Bhagavad Gita

The above words were uttered by, Robert Oppenheimer on July 16th 1945 after the first successful test of the atom bomb in Alamogordo, New Mexico.

Throughout the dark days of 2017 especially the months October, November, December and into January 2018 these words were the other Paul’s battle cry as he took control of my soul, and let me not forget my mind too. It was also very prevalent during my first two weeks in hospital.

Over the next couple of months I will be completely focusing my posts on the journal I kept while I was a patient in J7, the psychiatric ward, Queen Mary’s Hospital, Hong Kong. Giving you a written glimpse into what it was like to exist on the ward, my struggles with the other Paul and my road to recovery.

Tuesday 15th of January 2018 Greg somehow got me to the hospital and at 4pm I was admitted to the ward. In fact, I volunteered because I knew I was in a dire situation mentally and I needed immediate professional help and care.

I don’t have much to recollect or remember around this time primarily due to the fact I had lost control of my bipolar, my mind, the other Paul – I hate having to admit this, but it’s true. Fleeting glimpses of memory flutter aimlessly around in my mind not sure whether they are real of dreams.

I do remember sitting in the main office of J7 ward with Greg on my left being interviewed by several male nurses with a lot of activity happening in close proximity to us. Next I remember being taken to a bed near to where I was sat the curtains being drawn and told kindly to strip and put on the pajamas, followed by a light blue jacket. Definitely not Armani or G-Star, there was no need for materialism where I was about to go.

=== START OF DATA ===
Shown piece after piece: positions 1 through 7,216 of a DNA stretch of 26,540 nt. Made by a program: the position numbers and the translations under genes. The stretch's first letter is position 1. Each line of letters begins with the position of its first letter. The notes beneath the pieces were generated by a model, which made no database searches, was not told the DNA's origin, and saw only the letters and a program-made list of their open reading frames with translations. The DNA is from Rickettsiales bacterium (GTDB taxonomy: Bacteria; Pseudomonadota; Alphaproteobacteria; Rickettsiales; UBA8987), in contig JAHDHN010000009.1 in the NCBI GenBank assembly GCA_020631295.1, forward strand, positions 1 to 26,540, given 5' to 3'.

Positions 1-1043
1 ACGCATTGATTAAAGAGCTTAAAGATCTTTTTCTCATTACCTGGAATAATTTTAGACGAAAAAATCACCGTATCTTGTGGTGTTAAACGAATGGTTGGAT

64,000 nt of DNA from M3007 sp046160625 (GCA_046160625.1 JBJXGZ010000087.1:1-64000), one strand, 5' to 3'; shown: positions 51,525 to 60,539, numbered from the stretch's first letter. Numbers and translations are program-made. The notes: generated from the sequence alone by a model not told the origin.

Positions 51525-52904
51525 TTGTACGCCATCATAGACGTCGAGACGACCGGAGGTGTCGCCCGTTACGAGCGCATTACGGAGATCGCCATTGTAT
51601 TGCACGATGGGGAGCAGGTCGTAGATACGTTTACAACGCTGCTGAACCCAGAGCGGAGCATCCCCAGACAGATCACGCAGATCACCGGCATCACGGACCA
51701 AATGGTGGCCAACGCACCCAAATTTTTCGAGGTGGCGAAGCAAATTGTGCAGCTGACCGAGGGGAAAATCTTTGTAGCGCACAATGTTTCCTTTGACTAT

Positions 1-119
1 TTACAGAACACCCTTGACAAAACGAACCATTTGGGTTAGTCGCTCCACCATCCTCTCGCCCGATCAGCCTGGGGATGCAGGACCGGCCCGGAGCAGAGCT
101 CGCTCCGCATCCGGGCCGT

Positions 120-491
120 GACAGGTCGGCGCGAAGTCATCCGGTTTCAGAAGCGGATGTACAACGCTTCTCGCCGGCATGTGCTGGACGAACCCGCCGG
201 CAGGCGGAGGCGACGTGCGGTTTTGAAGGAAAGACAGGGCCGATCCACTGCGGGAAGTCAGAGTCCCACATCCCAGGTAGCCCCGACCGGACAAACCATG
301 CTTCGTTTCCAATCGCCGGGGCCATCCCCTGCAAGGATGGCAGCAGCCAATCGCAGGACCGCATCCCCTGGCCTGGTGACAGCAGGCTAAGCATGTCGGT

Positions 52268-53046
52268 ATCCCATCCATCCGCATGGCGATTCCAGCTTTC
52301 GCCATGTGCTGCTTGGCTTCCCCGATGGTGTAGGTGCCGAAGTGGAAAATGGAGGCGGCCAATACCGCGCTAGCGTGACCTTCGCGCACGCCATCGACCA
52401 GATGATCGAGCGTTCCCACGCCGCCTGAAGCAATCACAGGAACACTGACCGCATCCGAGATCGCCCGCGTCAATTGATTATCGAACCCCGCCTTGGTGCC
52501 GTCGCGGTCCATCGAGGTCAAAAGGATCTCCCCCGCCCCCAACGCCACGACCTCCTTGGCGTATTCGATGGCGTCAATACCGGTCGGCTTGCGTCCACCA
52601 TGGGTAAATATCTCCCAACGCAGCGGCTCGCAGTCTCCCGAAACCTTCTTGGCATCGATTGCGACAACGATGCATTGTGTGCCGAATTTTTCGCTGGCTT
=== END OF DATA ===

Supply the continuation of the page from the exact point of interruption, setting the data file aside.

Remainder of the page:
My last recollection of that day was lying on my allocated bed in a fetal position as Greg said goodbye to me on his way out of the ward. I could tell it was difficult for Greg to leave me there his melancholic emotions all too apparent for even me. I was broken accompanied by a few tears clouding my vision, and I was alone.

Before I start my first entry from my journal I would like to explain what a bipolar mood chart is. It was first introduced to me by my private shrink four years ago, proving itself to be an invaluable tool in visually plotting my bipolar and the strength of the other Paul. I made full use of it to chart my capricious moods while in hospital.

This is my actual mood chart during my time on J7 ward. The plus scale of the chart is manic mood and the negative is depressed mood.

Today as I write this it’s a zero day 🙂


No entry for January 15th through to the 18th my brain was existing in another dimension.


It has now been four days since my stay began at The Queen Mary’s Hospital psychiatric ward J7, and I’m feeling pretty much the same as when I first arrived.

Last night my medication had changed and for the first time I’ve been administered medication in the morning in conjunction with my bedtime meds. This is making me somewhat hazy impairing my ability to think and write.

I spoke to Cassie at midday but my emotions are numb and I’m not coherent enough in my mind to decipher too much information at present.

I slept well last night.